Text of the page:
Budweiser trademark dispute
The Budweiser trademark dispute is an ongoing series of legal disputes between two beer companies (from the Czech Republic and the United States) who claim trademark and geographic origin rights to the name "Budweiser". The dispute has been ongoing since 1907, and has involved more than 100 court cases around the world. As a result, Budweiser Budvar has the rights to the name Budweiser in most of Europe and Anheuser-Busch InBev has this right in North America. Consequently, AB InBev uses the name "Bud" in most of Europe and Budvar sells its beer in North America under the name "Czechvar". In other territories, one or other or even both may use the name, depending on local trademark law.
Beer brewing in the city of České Budějovice (German: Budweis), which was then in the Kingdom of Bohemia and is now in the Czech Republic, dates back to the 13th century, when the city was granted brewing rights during the reign of Ottokar II of Bohemia. During the time when both Czech and German were official languages in the kingdom, two breweries were founded in the city. Both breweries made beer which they called "Budweiser", similar to how brewers in the city of Pilsen made a beer generically called Pilsner. The beer from Budweis began exporting to the United States in 1872–73 and then again since 1933. In 1876, the American brewer Anheuser-Busch began making a beer which they also called "Budweiser", motivated in part by a desire to "brew a beer similar in quality, color, flavor and taste to the beer then made at Budweis", according to Adolphus Busch.
Two breweries currently claim rights to the word "Budweiser":
- Anheuser-Busch InBev has marketed "Budweiser" in the United States and Canada since 1876, and won a series of trademark confrontations to consolidate control of the Budweiser mark in the United States in the 1890s. As of 2014, AB InBev had 150,000 employees globally and sold 400 million hectoliters of beer annually.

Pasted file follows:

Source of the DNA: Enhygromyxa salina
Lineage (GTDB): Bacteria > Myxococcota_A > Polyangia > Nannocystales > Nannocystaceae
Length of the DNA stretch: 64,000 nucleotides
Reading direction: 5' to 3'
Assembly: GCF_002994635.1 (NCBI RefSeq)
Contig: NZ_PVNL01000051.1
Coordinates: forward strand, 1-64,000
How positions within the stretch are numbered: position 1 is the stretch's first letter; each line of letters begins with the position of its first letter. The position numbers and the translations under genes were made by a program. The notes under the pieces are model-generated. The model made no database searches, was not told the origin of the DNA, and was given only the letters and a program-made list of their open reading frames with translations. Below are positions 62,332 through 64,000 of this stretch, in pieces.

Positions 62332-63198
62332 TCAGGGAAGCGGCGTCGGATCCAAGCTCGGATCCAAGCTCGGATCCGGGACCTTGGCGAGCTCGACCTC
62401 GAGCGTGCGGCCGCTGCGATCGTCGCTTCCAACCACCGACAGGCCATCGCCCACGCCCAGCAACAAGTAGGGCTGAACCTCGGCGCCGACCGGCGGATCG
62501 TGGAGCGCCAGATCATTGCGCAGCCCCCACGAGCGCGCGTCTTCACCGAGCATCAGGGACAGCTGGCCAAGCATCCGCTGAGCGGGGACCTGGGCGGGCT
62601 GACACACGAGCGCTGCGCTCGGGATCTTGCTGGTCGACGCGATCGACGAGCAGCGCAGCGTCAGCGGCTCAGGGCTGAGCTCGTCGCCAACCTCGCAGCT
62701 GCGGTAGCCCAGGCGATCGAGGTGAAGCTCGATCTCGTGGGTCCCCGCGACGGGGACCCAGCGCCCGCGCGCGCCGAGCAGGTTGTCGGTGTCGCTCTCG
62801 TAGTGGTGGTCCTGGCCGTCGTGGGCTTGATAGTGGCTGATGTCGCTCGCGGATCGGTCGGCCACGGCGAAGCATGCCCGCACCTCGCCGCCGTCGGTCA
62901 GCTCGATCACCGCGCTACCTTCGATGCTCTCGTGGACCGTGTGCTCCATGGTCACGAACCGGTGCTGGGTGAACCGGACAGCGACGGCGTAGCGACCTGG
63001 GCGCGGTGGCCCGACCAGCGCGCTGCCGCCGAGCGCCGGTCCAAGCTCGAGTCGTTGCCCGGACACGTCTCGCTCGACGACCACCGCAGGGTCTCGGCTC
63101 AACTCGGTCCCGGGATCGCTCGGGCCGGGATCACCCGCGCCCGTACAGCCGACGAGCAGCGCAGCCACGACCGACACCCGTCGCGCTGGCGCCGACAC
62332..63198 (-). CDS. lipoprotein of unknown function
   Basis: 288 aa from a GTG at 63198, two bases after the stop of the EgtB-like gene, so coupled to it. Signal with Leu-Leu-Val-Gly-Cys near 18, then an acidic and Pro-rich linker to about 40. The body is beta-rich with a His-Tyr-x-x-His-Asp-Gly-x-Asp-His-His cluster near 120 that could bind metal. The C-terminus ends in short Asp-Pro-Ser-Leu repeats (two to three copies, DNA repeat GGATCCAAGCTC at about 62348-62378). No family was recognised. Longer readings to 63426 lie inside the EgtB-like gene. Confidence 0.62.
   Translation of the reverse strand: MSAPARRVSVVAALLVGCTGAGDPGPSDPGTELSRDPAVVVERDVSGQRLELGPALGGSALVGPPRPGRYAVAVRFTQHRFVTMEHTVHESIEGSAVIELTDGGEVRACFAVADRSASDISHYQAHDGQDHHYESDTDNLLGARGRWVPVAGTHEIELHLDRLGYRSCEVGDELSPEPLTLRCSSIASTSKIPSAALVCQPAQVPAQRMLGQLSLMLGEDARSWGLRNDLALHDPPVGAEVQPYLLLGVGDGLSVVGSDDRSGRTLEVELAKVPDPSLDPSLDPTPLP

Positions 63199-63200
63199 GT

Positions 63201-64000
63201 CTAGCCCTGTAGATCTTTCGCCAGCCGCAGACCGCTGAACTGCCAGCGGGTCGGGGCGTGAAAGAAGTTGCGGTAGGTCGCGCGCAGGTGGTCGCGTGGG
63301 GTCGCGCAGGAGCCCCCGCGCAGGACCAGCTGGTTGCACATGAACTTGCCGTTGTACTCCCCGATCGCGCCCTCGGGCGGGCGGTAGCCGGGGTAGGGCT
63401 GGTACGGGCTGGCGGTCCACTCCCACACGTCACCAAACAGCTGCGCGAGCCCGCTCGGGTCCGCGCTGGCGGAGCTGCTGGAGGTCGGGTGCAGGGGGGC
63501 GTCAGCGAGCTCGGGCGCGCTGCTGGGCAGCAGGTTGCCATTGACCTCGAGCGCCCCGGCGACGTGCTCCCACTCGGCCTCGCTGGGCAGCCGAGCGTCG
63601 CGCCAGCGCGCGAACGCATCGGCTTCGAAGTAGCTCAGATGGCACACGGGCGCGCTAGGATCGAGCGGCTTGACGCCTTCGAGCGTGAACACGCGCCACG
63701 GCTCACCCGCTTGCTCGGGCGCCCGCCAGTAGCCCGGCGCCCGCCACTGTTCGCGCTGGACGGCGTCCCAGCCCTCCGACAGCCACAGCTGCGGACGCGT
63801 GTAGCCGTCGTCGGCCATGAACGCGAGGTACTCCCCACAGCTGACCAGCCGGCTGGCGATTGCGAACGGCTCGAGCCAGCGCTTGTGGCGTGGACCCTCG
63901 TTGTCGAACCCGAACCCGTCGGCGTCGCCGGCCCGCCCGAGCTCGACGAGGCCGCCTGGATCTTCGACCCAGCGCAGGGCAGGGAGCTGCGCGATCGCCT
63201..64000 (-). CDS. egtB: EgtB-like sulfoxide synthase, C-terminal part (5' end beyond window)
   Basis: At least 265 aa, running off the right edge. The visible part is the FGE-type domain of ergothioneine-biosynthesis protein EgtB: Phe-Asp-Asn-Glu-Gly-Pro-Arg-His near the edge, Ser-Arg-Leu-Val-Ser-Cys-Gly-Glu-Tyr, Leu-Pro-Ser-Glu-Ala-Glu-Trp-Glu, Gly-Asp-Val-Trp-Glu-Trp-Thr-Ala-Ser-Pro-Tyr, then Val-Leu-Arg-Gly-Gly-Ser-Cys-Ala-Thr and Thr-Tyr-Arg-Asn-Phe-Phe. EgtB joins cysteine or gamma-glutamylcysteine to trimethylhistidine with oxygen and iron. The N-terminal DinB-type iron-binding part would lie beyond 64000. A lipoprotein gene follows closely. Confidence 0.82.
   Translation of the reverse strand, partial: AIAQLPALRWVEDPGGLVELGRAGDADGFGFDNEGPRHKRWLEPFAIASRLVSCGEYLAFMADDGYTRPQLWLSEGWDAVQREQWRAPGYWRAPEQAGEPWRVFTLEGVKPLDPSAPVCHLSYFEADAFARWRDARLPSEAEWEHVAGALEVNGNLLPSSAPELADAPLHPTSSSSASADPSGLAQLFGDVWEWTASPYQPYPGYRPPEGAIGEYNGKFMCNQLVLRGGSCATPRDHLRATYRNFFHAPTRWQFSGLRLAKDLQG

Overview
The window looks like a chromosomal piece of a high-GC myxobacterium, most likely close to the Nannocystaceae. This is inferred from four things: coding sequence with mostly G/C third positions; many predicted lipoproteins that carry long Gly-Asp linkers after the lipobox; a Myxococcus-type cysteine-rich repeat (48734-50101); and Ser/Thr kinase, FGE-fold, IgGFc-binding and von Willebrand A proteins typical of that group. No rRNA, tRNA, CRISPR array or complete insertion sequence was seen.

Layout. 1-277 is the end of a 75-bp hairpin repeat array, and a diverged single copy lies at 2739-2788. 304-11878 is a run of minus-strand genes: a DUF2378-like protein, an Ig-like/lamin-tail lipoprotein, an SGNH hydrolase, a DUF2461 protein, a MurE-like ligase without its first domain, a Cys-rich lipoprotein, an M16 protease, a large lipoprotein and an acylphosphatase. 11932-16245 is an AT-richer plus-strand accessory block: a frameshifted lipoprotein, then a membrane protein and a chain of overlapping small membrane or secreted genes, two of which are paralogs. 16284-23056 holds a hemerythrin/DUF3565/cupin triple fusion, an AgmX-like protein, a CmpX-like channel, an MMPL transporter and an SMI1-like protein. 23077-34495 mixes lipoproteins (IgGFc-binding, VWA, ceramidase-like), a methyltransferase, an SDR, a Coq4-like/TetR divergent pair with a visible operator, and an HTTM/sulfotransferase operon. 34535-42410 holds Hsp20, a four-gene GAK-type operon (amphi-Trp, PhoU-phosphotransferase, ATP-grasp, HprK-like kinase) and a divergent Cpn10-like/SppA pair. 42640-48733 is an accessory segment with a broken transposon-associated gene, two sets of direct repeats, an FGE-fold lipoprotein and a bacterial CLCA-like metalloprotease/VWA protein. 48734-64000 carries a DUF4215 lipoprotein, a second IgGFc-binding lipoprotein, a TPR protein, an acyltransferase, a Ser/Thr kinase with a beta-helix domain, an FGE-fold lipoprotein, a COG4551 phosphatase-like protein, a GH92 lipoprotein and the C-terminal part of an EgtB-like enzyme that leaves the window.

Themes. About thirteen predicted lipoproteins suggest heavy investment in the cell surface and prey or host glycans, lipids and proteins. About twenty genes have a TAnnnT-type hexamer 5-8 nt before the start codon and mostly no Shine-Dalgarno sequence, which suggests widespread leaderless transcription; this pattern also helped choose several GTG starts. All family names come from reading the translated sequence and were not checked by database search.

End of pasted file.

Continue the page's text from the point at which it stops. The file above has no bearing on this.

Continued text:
- Budweiser Budvar Brewery (Czech: Budějovický Budvar, národní podnik) is a state-owned brewery founded in 1895 by Czech-speaking citizens of Budweis and directly continued the tradition of beer brewing in Budweis, which dates back to the 13th century. As of 2014, it employed 600 people, sold 1.4 million hectoliters of beer annually and exported into 66 foreign countries.
In addition, Budweiser Bier Bürgerbräu (Czech: Budějovický měšťanský pivovar) was founded in 1795 by German-speaking citizens of Budweis, and began exporting beer under the "Budweiser Bier" name to the United States in 1875. The company was expropriated by the state in 1945, and abandoned use of the Budweiser name at that time. However, after the fall of communism in Czechoslovakia, the government restored the company's rights in Czechoslovakia. The parent company of Budweiser Bier Bürgerbräu, Samson, was acquired by AB InBev in 2014, in part to help support AB InBev's claim to the Budweiser mark.
Anheuser-Busch cites prior registration of the trademark in the United States, and more recently its ownership of Budweiser Bier Bürgerbräu, when making a claim to the mark. Anheuser-Busch has also pointed to advertising campaigns where those predated any formal registration by either party, such as an extensive campaign in the 1930s in Italy that predated Budvar's 1940 registrations. The Budweis-based companies have argued in turn that Budweiser is generic, or is a protected geographical indication that refers to beer made specifically in the city of Budweis. Where possible, Budvar's claims are supported by proof of prior use (as in Germany).
Contracts between Anheuser-Busch and the two Czech breweries in 1911 and 1939 have also factored into some of the cases. These contracts allegedly gave Anheuser the right to use Budweiser as a "trade name or trade mark" while giving the European companies the right to use Budweiser "as descriptive of geographical origin".